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September 29, 2016

Memories and Menus

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This is the third in a series posts about a 40th Whitman College reunion that begins with Walla Walla Begin Again.

On Saturday morning were the class photos, the parade of classes and convocation.  For the photos we all congregated on the steps of “Mem,” the Memorial Building, a truly iconic structure to Whitman students.

Memorial Building, Whitman College

Memorial Building, Whitman College

I watched Nancy, the director of the alumni office, as she arranged us so that everyone’s head was visible.  I had nothing but admiration for the good energy that flowed from her while she laughed and smiled and directed traffic with her arms.  The last time I had to arrange the OK Chorale to sing, I yelled at them.  We were on the ferry and the space wasn’t optimal.  Still I could not believe that a group of adults who understood that they were there to sing, that there was an audience and an accompanist (me) could do nothing but stand there helplessly in little clumps facing every which way.

“Just MOVE!”  I shrieked.  Not my proudest moment.

I am going to remember how much fun Nancy seemed to be having when the Chorale is at the Green Lake luminarias and our time slot is sifting away.   I am going to smile and laugh even if on the inside I am shrieking, “What the fuck is wrong with you people?”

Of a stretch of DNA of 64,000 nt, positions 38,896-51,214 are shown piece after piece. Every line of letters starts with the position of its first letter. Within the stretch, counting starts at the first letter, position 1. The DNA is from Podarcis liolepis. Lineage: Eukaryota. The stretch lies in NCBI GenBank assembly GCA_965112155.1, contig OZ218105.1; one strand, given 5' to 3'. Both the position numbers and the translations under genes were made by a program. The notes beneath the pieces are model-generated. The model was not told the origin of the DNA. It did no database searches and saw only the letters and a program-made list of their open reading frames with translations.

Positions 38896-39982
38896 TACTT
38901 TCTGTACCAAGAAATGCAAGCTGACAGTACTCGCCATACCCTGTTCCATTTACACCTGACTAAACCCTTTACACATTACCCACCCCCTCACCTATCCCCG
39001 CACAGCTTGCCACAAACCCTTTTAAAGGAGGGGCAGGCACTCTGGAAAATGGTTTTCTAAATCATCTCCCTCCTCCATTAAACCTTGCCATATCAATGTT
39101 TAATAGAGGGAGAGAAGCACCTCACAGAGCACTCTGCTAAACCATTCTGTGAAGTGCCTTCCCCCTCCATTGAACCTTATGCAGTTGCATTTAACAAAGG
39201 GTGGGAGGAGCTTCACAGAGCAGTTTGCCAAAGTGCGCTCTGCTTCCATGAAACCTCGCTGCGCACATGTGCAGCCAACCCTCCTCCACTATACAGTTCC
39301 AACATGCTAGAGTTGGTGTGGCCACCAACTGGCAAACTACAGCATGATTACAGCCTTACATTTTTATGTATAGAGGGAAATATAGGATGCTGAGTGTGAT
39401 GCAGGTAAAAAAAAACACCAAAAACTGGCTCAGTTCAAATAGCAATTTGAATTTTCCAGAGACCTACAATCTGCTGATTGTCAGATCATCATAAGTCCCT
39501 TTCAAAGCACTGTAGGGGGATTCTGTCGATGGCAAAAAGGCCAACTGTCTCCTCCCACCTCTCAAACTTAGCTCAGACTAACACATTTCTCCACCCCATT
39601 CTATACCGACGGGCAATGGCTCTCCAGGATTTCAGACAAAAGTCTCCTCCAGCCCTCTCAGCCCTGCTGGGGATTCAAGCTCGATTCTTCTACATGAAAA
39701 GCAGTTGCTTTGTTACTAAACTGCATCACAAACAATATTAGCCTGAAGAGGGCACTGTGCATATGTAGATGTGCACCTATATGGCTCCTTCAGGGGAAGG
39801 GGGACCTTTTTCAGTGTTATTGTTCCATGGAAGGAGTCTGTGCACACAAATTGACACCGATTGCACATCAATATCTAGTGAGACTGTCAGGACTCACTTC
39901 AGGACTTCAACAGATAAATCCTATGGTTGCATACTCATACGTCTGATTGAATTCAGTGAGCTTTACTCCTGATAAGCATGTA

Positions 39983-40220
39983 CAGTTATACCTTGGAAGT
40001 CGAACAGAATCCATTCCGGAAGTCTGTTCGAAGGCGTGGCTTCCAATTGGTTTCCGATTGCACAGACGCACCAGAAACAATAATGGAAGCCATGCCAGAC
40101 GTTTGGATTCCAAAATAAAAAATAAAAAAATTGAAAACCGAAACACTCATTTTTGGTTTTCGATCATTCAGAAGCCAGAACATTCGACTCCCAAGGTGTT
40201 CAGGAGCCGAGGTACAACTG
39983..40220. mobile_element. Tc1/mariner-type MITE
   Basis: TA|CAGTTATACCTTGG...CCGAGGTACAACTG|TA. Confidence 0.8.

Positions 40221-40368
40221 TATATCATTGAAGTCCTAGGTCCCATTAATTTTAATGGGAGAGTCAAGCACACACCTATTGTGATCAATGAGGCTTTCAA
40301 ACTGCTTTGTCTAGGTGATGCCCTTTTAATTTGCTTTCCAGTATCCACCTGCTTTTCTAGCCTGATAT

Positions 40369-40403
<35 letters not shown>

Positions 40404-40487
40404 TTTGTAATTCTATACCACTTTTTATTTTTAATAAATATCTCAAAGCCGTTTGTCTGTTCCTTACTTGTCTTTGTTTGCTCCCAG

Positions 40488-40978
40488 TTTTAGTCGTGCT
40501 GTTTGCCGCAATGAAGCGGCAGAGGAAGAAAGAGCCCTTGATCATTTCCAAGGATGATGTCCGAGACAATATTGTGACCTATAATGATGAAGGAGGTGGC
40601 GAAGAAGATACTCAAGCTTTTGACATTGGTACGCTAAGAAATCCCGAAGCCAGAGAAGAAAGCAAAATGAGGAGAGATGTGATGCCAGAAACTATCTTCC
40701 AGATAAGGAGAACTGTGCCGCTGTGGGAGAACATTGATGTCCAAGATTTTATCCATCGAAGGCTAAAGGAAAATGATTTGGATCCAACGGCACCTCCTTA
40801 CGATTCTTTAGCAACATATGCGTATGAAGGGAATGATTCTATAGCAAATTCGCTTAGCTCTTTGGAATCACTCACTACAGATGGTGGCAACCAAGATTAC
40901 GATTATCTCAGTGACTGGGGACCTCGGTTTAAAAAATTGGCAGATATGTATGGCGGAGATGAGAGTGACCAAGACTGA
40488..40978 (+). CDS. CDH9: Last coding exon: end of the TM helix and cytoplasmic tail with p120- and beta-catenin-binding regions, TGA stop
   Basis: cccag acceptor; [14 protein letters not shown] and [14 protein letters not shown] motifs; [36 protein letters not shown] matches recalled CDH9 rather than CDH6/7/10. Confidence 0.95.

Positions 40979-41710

I have showed up in the past for class reunion photos but I had no idea what the parade and convocation were about.  I would usually wander off to do something by myself after all the social stimulation of having our picture taken. When the photo was taken on Saturday, we were herded over to a designated spot on Boyer Ave where we waited until all the reunion classes had been photographed.

I chatted with people I had never spoken to before but who I had probably seen numerous times.  When I was a student, there were 1000 of us.  You couldn’t walk across campus to get your mail without passing pretty nearly everyone enrolled.  And who you didn’t know, you heard about.  Someone was always talking about someone else to the point that names became familiar but not necessarily the faces that went with them.

We lingered in the bright sun and chilly morning air.  No place does beautiful fall days like Walla Walla.  People (male) came up to me.  I read their name tags and thought, “Wow, one of the cool kids is talking with me.”  Or people (female) said hello.  I read their name tags and thought, “Yikes, I was terrified of you!”  I had some lovely conversations with people I had never spoken to before.

Bruce asked me to take a photo of him and a classmate whose name I cannot now remember although we had a long, interesting conversation.  He handed me the smart phone.  It was heavy and unlike anything I was used to.  I pointed it toward the two of them and looked at the screen.

“Bruce, all I’m getting is your crotches.  Is that what you wanted?”   It would have made the photo request unexpectedly interesting.

Bruce showed me how to pull the screen in and push the scene out.  I took a conventional photo.

I walked to what we used to call the SUB (student union building) but which is now called the Pete Reid Center– something I cannot call it– for some water.  I wandered back.  We waited.  All of a sudden “Louie Louie” began to beat its way down Boyer Ave.  A ragtag bunch of middle school kids in bright red shirts reading “Touchet Indians” came marching past blowing and pounding their instruments.